I'm currently working on a large lace stole with two borders. The first is worked in the round from stitches picked up around the outside of a centre panel, and then the second will be knitted on. I'm 8 rounds into that first one and, oh boy, is it heavy going?! It's not a complicated stitch pattern. It's just that each round is over 700 stitches around and taking ages!
Long rounds+lace weight yarn=slow-going+wondering if I'm ever going to finish.
Each round is currently taking a good half-hour, so even if I sit down for an evening of uninterrupted knitting I'm not getting very far very fast and I need some ways to keep myself going.
Here are some ideas both instant and longer term:
1. Time trial - how fast can I knit one round? Set the clock and see how fast I can go.
2. Time trial 2 - can I beat my fastest time? Set a countdown timer and try to finish the round before it runs out.
3. See some progress - put a locking stitch marker (the kind you can remove, or, at a push, a safety pin or a piece of waste yarn tied on will do) to mark my place on Monday morning and leave it there. Watch how much further I work as the week goes on. It's easier to see how much progress you're making with a marker than trying to remember where you were up to a week ago.
4. Reward yourself - treat yourself with something small every time you reach a goal. Just be sensible about with what and how often. A sweet after every row sounds lovely, until you work out that the sweater has enough rows that if you do that, by the time you finish, you'll have outgrown it!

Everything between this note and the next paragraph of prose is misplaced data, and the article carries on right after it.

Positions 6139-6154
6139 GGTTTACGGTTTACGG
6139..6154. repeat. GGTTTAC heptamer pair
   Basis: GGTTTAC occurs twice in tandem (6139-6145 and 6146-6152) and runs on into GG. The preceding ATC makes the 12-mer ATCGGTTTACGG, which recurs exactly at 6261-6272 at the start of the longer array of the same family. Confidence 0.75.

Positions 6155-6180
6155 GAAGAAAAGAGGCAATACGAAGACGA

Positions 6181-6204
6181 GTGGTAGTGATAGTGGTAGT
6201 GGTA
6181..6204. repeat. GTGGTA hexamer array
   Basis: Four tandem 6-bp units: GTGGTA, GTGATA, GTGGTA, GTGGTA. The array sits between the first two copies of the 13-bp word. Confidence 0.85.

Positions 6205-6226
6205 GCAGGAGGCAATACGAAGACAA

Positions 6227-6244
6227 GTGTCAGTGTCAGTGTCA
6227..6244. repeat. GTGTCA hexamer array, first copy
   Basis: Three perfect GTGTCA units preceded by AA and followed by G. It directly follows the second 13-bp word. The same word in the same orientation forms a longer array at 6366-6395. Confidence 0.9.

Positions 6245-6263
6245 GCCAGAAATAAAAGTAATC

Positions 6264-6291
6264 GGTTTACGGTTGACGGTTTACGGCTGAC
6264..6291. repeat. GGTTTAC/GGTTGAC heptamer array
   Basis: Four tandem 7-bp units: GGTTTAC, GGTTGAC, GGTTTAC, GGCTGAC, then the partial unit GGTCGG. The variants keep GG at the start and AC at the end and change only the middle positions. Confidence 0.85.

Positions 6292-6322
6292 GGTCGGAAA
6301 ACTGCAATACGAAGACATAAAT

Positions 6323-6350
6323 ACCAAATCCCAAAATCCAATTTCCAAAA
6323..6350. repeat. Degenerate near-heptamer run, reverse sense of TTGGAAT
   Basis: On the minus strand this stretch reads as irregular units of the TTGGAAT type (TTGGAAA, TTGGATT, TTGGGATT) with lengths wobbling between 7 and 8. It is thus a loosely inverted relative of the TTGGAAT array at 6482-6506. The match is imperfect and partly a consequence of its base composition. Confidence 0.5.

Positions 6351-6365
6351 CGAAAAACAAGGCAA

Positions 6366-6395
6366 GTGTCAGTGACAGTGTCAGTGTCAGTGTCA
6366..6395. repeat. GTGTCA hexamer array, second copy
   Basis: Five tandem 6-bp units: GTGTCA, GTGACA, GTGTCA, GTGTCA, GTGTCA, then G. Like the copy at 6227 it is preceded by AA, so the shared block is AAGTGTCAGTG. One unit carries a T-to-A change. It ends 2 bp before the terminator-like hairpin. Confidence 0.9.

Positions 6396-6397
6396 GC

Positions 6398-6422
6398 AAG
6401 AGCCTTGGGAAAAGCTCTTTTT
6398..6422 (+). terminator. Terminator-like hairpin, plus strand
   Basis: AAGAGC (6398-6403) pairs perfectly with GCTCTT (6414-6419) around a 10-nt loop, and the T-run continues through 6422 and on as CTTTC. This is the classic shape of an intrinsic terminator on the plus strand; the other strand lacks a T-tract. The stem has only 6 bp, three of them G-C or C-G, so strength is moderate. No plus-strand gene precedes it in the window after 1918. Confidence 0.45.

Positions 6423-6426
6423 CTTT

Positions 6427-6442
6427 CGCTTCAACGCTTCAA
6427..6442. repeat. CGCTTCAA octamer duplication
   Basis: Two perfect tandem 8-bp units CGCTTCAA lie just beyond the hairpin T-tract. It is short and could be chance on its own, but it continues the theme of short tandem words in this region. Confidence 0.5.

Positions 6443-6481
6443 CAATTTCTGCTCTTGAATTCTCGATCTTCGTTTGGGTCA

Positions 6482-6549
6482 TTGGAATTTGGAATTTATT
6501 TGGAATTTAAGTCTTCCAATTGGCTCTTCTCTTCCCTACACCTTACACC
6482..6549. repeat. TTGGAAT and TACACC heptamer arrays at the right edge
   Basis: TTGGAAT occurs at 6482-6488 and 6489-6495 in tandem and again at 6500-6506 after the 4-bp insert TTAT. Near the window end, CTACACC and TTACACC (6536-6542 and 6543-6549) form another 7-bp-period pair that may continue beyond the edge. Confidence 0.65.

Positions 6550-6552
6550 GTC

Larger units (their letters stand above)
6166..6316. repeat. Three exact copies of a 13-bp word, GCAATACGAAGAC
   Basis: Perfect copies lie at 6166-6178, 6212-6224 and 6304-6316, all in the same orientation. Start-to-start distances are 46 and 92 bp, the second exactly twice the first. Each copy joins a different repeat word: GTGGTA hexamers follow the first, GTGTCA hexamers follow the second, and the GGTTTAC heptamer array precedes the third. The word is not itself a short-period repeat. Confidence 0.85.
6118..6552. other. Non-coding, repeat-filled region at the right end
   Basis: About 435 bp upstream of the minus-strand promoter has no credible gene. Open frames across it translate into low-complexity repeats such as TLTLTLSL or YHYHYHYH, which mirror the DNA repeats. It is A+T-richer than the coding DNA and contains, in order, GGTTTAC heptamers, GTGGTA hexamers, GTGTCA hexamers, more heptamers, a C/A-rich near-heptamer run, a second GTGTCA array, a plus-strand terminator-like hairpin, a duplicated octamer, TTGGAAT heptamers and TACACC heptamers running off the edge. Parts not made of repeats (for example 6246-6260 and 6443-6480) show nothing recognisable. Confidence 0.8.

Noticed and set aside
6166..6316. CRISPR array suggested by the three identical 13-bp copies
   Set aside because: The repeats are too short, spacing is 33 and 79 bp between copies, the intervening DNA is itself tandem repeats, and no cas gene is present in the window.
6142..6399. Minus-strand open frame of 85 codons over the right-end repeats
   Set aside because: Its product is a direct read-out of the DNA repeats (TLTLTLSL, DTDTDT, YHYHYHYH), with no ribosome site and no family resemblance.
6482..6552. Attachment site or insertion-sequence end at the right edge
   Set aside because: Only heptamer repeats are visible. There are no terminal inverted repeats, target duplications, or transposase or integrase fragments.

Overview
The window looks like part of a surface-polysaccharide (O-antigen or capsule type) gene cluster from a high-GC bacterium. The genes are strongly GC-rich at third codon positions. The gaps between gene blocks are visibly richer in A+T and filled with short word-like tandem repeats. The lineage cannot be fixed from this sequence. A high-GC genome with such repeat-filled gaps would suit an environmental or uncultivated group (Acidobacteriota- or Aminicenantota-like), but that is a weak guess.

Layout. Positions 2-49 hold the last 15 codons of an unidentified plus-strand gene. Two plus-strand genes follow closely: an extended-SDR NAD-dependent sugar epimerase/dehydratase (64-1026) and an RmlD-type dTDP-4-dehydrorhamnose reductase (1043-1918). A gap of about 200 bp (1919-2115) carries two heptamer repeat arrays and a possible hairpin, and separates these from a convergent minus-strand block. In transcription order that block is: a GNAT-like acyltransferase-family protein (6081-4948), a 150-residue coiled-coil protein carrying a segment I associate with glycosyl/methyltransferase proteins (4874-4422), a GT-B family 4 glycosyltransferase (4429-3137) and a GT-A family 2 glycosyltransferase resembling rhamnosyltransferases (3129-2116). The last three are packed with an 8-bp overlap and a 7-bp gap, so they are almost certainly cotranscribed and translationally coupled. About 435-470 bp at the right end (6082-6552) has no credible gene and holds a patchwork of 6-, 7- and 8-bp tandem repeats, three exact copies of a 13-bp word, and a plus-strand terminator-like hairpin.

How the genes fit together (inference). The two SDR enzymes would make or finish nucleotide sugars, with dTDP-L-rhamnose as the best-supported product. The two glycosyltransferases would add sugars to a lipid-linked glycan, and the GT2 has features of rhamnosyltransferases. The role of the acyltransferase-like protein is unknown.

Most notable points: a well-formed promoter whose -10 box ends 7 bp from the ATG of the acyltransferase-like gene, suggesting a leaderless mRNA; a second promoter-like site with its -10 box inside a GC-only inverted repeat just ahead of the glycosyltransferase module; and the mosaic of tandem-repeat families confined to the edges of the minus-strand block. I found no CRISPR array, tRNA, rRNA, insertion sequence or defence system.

5. Declare a goal publicly - I belong to a Ravelry group called Resolutions Monthly. The group is a place where members can post their personal goals and challenges, and others can cheer them on (or commiserate if they don't quite make it). Nothing like making a public declaration of intending to finish a project to hold you accountable.
6. Bite-size chunks - there's an old saying that asks "how do you eat an elephant?" and the answer is "one bite at a time". The same can apply to large knitting projects. I'm not going to get the entire border finished in one evening, but I can aim to finish 6 rounds today, the remainder of the first border by the end of Wednesday, and then 10 triangles on the knitted-on border each day until it's done.
7. Set a specific reason to finish it - and declare that too! For example, "I'm going to wear this shawl at Emma's wedding", "I'm going to wear this sweater for dinner out with friends at the end of next month", "This is going to be Aunt Sally's birthday present this May", "I'm going to use this tablecloth on the Christmas table this year".
8. Take a break for light-relief projects - this can be a tricky one. Some people find if they take a break from a large project to make a smaller one (a hat, a pair of mitts, a baby sweater) they can come back to the larger one refreshed. For others, once they've given themselves permission to stop and make something else, that large project will languish in a bag in the wardrobe for months while that just-one-hat becomes a hat, and a matching scarf and mittens, and a soft toy for the baby next door, and a test knit of something for a designer they follow on Ravelry, and a pair of socks they like the look of in a magazine...... I think you get the idea.
It's a case of knowing why you are making the project, when you want/need to finish it, and your personal knitting style. In this case, I have declared the desire to finish it by the end of February (looking increasingly unlikely but if I don't try I won't make it), wanting to get the project off the needles in time to start a new specific one for a knit-along that begins in a few weeks' time, and being a largely monogamous knitter who doesn't tend to store works-in-progress long-term.